As we all know, the gun isn’t evil, it is the trigger finger that’s connected to the heart or mind that is evil and dangerous.

  29. @ Old Fezzywig,

    To link the word “Violence” with any other word, such as “Gun”, “Gang”, etc., is an attempt to associate violence with something other than human beings. It is an attempt to shift the responsibility for such violence away from individual responsibility and toward some sort of social force (i.e. firearm ownership rates, street gang activity, etc.).

    Therefore, such linkage is inherently a form of left-wing thinking. As I have pointed out on multiple occasions in this very blog, a left-wing person is one who holds a world-view that all evils spring from external social forces rather then from humanity itself, The left-wing worldview is founded upon a belief in the inherent “Goodness” of mankind. Therefore, to hold individual humans accountable for their actions (without recourse to placing the blame upon some external social force) is the highest violation of left-wing political correctness. It is simply incompatible with the left-wing world-view.

    The fact that you even believe that it is possible for a man to have an “evil heart” puts you at odds with the left-wing worldview. Only a politically right-wing or moderate individual could possible believe that a human can be evil “in his heart”. To qualify as a “left-winger” you must hold that all human hearts are “born pure” and will remain pure unless they are corrupted by some kind of external social force such as poverty, ignorance, racism, drug abuse, child abuse, weapon ownership, etc.

    Therefore, to use and to think in terms of “gun violence” is to adopt left-wing thinking. Terms like “gun violence” or “gang violence” are (or should be) meaningless to individuals who have a moderate to right-wing worldview.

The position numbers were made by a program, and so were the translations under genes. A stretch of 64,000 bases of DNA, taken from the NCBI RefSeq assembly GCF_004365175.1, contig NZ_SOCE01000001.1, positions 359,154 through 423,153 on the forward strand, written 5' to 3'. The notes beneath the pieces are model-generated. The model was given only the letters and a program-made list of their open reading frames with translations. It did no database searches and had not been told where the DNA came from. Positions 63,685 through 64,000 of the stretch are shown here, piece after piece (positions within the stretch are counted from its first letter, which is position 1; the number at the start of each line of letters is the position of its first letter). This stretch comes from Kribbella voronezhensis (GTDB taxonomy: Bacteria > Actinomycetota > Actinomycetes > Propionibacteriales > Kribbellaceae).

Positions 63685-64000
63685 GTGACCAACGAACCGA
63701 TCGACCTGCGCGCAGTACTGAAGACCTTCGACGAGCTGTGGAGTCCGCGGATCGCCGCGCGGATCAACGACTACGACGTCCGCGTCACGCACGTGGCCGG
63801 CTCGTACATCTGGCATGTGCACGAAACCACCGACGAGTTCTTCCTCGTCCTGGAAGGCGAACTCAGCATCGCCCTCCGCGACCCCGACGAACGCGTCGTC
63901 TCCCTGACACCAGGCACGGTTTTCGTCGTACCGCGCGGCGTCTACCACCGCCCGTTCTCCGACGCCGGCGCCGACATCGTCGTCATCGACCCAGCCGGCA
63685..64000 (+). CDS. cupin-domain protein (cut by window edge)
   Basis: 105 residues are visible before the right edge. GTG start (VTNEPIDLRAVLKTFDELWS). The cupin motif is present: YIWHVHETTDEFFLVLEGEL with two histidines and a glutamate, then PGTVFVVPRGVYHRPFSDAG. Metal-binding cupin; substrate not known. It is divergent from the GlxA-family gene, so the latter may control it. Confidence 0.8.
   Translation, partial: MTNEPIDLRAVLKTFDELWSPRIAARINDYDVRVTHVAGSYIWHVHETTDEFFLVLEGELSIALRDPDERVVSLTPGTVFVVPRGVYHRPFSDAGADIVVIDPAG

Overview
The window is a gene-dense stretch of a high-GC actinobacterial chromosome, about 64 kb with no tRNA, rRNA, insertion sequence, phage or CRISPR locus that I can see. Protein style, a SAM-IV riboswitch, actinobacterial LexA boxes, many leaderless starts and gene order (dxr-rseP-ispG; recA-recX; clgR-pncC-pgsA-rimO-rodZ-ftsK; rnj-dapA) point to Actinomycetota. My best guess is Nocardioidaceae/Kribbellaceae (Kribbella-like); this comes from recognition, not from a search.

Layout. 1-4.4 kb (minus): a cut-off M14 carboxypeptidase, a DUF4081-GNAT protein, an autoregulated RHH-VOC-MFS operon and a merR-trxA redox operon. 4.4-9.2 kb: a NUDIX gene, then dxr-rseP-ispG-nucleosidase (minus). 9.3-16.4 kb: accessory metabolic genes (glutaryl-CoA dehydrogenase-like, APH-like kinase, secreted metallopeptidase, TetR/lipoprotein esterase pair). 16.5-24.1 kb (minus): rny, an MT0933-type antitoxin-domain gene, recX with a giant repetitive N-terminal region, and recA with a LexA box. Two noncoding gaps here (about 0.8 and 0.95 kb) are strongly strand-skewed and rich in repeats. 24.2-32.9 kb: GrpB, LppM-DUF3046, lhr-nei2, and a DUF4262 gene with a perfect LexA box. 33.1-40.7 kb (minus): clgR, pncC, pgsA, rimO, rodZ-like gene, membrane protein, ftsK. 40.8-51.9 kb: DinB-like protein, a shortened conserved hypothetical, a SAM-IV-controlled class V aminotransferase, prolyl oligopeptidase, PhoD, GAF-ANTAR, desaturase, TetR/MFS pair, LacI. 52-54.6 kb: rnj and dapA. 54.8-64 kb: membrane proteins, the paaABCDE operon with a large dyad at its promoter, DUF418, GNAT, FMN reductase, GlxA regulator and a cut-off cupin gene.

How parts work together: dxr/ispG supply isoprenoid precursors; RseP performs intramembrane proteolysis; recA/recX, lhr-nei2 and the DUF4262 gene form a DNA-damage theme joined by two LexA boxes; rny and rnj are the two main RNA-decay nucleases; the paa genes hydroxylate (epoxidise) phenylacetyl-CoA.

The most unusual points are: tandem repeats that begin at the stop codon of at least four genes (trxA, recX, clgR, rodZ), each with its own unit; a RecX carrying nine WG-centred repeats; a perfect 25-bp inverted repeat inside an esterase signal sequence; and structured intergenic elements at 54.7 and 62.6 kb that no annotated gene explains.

They are part of the lexicon of left-wing thought. Unfortunately, they are parroted so often by the left-wing media that they are falling into common use even by non-leftwingers. Such is the power of propaganda and repetition.

  30. Or “gun violence” is simply shorthand so one does not have to write out “violence committed by people with guns” every time one wants to refer to it. Sometimes a cigar is just a cigar. There’s far more projection of position and fears onto the term and straw man creation by the pro-gun faction than is ever meant or consciously or unconsciously implied by the anti’s.

    I don’t use it here because I don’t want to trigger the unproductive rants that it causes. And you’ll note that the only time I have used it, above, is in a quote by someone else (with half of that someone, I would note, being a pro-gun advocate and both halves of that someone being NRA members). When I needed to refer to the idea myself, I said “violence committed with guns.”

  31. @ Dave (the Liberal, non-Uncle one):

    I fully agree that the term “gun violence” can have a double-meaning. That is part of the insidious appeal of the term to the left. That is what makes this term so valuable as a left-wing propaganda tool. That is why the left-wing biased media spout it day and night. Why every single story or article on this issue, by the main-stream media, instinctively uses this term every chance they get.

    To people with a moderate to right-wing political outlook, it can simply mean that segment of human violence that involves the use of firearms. No doubt, the pro-gun advocate / NRA Members you referenced intended to us the term in that sense.

    However, to the left, the term embodies a more enhanced meaning which I explained in my post above. It becomes a short-cut statement of left-wing political philosophy. It is declaring that “Guns cause Violence. They are the source of Violence. They are a major problem”.

    When any moderate or right-wing person adopts this term as an easy shortcut to discuss the gun control /firearm prohibition position, they are unwittingly playing into the hands of the left. They are adopting the lefts own propaganda term. They are giving credence to the left-wing world-view.

    I hope that this explains why the use of this term is a “sore spot” for me and why I bristle whenever someone unthinkingly uses it. They may think that they only mean “violence committed with guns” but it can also be taken as a surrender to left-wing thought and as an acknowledgment that “Guns cause Violence” which is NOT what a typical political moderate or right-winger meant to imply.

    Thus, the use of this term is vague and imprecise and should be avoided in the gun control/firearm prohibition debate. At least, by those who are not left-wing and do not wish to invoke the maximum meaning of the term.